Most controversially, the government is considering the offer of lethal injection to “mature minors” — whatever that means. The programme is also set to extend to Canadians who are mentally ill. That said, the start date of state-sponsored death for the psychologically unwell (which on one day or another would probably include us all) has been pushed back to March 2024, indicating a degree of bureaucratic anxiety.
Given the stories in the press, that anxiety may be warranted.
At the age of 61, Alan Nichols had a history of depression and was hospitalised as a suicide risk in 2019 — something of an irony, as in due course the hospital staff, according to his family, was altogether too helpful in facilitating the patient’s application for euthanasia. That application was accepted, even though the only health condition it cited as so intolerable that Nichols wanted to die was “hearing loss”. After Nichols was put to death, his family objected that the man was not suffering unbearably, had been refusing to take his medication, and wouldn’t use the cochlear implant that helped him hear. But no medical personnel had ever contacted his relatives, out of respect for patient confidentiality.
While some Canadian disability advocates are upset that disability alone is now a qualification for euthanasia, arguably sending a social signal that the disabled are a burden and better off dead, Nichols did not nominate himself as a political representative of any group. He was just one person who didn’t want to be here anymore, and if we’re not impressed by his motives, that’s our problem. Whether or not to head for the back door was his decision, his business.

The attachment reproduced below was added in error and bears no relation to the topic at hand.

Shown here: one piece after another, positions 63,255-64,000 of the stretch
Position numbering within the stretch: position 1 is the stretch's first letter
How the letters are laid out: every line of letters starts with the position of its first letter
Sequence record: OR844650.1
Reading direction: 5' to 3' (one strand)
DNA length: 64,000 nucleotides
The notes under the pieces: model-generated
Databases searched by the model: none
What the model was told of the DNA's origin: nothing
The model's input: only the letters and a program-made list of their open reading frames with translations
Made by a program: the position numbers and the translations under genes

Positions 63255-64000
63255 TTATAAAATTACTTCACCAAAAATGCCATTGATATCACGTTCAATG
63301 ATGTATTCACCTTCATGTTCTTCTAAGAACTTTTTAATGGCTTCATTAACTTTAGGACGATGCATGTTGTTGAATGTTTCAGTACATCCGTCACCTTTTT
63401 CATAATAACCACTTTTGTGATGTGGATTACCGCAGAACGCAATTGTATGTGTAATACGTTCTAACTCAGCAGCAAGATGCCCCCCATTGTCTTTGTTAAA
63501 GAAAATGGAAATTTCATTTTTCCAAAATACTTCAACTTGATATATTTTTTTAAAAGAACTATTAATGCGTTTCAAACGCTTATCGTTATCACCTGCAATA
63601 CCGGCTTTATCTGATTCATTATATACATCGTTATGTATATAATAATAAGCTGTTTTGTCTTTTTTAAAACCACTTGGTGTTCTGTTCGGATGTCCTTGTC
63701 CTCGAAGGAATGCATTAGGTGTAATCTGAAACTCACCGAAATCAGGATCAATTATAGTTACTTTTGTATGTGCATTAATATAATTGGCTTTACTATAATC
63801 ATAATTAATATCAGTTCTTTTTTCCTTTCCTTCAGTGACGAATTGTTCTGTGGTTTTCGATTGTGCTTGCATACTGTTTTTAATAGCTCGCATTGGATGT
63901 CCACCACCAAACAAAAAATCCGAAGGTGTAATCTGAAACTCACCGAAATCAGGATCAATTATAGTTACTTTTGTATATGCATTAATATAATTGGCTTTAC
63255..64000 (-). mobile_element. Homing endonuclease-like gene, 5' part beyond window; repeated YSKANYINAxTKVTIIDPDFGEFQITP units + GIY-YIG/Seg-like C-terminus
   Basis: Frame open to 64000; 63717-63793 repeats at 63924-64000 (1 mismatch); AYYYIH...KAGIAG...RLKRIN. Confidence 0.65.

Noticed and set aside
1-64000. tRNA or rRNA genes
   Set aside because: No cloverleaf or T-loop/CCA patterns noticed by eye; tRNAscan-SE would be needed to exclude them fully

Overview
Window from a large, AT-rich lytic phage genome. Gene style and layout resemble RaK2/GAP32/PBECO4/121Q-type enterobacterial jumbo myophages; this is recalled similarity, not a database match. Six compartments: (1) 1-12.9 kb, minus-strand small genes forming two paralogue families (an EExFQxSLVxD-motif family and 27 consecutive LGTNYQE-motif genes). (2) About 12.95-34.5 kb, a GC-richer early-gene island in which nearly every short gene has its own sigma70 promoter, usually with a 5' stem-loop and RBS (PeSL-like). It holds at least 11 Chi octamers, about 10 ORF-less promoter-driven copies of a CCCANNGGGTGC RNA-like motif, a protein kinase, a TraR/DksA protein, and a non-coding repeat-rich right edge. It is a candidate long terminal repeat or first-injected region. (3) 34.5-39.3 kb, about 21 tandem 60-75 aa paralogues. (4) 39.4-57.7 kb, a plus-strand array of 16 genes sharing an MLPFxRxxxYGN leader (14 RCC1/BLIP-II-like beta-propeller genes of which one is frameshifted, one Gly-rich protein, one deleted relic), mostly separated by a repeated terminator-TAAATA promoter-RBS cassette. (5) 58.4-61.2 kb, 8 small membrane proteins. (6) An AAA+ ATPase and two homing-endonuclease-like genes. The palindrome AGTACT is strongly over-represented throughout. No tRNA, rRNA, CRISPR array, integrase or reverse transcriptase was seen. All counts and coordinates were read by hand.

Still — I’m reaching here. Hearing loss? Really?
Suffering from Lou Gehrig’s disease at 41, Sean Tagert required 24-hour care, but British Columbia only provided 16-hour assistance. Paying caretakers for the remaining eight hours cost Tagert CA$264 per day. Health authorities did offer to move Tagert to an institution, but its location was far from the young son who was clearly his father’s prime reason for living, as Tagert described such a separation as a “death sentence”. The man managed to raise CA$16,000 to invest in medical equipment that would allow him to remain at home, but the funds were insufficient. So instead he applied for euthanasia. The end.
All health systems have finite resources, so let’s assume that 16-hour care was all British Columbia could afford. If Tagert couldn’t manage on that support, we wouldn’t encourage a bureaucracy to give in to blackmail: If you don’t give me 24-hour care, I’ll kill myself. On the other hand, the availability of assisted dying as a solution to his problems must have made it more likely that Tagert would choose death, as opposed to giving institutional care a go and perhaps discovering that seeing his son somewhat less often wasn’t the end of the world. In general, then, legalising assisted dying without fierce limits on who qualifies may increase the likelihood that, rather than find more creative escapes from their predicaments, people give into despair.